Bizarre and Uninformed American Views on Monarchy


This is what Americans like Conor Friedersdorf have in mind when they write erroneous opinion pieces on the Royal House of Windsor

In general, I really wish that Americans would stop commenting altogether on the Royal House of Windsor, especially after the demise of Crown and the death of Her Late Majesty Elizabeth II of happy memory. Americans lost their standing and legitimacy to opine on any of these matters when they rebelled in the 1770s and should stop clumsily grafting their particular American narratives onto a system which they neither appreciate nor understand and which their ancestors expressly rejected. Americans obsess over the Royal House of Windsor – but only in a superficial, banal, and vulgar way. Our Royal Family satisfies their worship of celebrity and their gargantuan appetite for Disney-like kitsch. They see the Windsors as mere celebrities for their amusement and as objects of condescending comments about how “quaint” England looks.

Conor Friedersdorf of The Atlantic added his ignora nce to the chorus a few days ago with “Britain’s new monarch should retire at 75”. This absurd tract depends upon this false analogy of grafting a uniquely American problem with gerontocratic political leaders onto the United Kingdom – and all the Commonwealths Realms like Canada, which of course didn’t figure into his ravings here – even though they do not apply to us. Once more, an American commentator treats America’s particularisms as if they applied to the whole world universally.

“But a more consequential use of Charles’s reign would be to rule briefly and abdicate at 75––the age when British judges are compelled to retire from the bench––while touting the importance of passing the throne to Prince William in his son’s prime rather than his dotage.

King Charles III ought to issue a royal proclamation underscoring that this approach is a royal rebuke to the international trend toward gerontocracy, whereby leaders delay handing off power to the next generation long past what serves the public good.”

First, Charles III is not merely “Britain’s” new monarch but the new King of a personal union of 15 Crowns and thus the head of state of 15 independent countries.

Second, our Sovereigns generally serve for life and do not abdicate lightly, unlike the plethora of Continental European Kings and Queens who abdicated in the 2010s, such as Queen Beatrix of the Netherlands in 2013, Albert II, King of the Belgians in July 2013, and Juan Carlos of Spain in June 2014. Continental European monarchs like the King of the Belgians also only go through a mere “investiture” before Parliament, which gives the succession to the throne legal force. But our Commonwealth Sovereign ascend to the throne automatically upon a demise of the Crown, and the coronation affirms the succession as a sacrament or rite of the Church. The last and only time that Commonwealth King caused a demise of the Crown without dying in 1936 caused what we call the “Abdication Crisis.”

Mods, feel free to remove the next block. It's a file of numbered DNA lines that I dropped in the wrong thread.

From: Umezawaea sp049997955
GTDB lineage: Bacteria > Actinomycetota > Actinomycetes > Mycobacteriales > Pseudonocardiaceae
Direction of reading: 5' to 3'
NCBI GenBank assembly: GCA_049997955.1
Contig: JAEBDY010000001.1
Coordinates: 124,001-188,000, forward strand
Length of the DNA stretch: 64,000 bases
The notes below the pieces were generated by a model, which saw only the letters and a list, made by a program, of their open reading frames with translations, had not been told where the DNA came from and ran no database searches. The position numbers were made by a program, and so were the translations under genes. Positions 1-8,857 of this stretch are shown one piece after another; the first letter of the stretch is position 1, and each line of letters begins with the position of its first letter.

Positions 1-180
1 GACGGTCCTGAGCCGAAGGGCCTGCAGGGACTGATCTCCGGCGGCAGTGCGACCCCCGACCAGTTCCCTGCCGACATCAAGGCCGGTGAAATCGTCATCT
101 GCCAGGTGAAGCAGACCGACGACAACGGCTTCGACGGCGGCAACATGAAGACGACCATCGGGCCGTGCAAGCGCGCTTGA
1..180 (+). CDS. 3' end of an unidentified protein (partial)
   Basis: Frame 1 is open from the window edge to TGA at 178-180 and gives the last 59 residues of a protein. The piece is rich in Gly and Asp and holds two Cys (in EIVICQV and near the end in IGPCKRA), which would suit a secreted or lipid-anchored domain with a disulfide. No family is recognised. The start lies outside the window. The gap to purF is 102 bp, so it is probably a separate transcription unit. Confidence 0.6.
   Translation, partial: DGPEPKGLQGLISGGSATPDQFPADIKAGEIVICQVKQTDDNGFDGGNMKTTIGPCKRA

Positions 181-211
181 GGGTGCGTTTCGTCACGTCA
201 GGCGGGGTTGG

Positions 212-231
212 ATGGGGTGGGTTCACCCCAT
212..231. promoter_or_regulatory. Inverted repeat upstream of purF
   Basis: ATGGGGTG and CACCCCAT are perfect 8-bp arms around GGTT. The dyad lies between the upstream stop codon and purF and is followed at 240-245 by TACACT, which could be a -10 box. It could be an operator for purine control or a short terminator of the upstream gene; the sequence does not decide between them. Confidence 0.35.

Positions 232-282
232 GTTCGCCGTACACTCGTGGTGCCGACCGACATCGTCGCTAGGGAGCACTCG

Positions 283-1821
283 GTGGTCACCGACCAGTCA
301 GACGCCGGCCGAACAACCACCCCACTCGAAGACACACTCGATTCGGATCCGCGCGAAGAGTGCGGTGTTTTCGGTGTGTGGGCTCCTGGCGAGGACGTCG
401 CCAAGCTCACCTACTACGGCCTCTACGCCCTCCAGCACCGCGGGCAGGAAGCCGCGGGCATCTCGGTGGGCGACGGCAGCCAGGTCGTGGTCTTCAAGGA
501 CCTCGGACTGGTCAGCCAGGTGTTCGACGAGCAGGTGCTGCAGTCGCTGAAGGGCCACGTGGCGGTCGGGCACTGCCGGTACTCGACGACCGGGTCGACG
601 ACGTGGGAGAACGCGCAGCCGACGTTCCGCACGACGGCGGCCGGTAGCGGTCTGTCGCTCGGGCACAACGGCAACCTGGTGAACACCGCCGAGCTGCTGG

The only precedent of Edward VIII’s abdication from 1936 suggests that the “royal proclamation” that Friedersdorf advocates would not suffice to effect a demise of the Crown and ensure the ascension of the Prince of Wales to the throne of 15 Realms. Edward VIII’s Instrument of Abdication also acknowledges parliament’s authority, stating “I […] declare […] My desire that effect be given to this Instrument of Abdication immediately.” The Imperial Parliament had to enact His Majesty’s Declaration of Abdication Act to give legal force to Edward VIII’s Instrument of Abdication, contained in the schedule of this statute, and to cause the Crown to demise to the Duke of York, who ascended to the throne of 6 Commonwealth Realms – the United Kingdom, the Irish Free State, Canada, Australia, New Zealand, and South Africa – as George VI. This imperial statute applied not only to the United Kingdom of Great Britain and Northern Ireland but also to the laws of Canada, Australia, New Zealand, and South Africa. The 14 other Commonwealth Realms of which Charles III is King (Antigua and Barbuda, Australia, the Bahamas, Belize, Canada, Grenada, Jamaica, New Zealand, Papua New Guinea, St. Christopher and Nevis, St. Lucia, St. Vincent and the Grenadines, the Solomon Islands, and Tuvalu) would need to coordinate their own legislation or constitutional amendments to give effect to an abdication of their own Crowns and keep the personal union intact.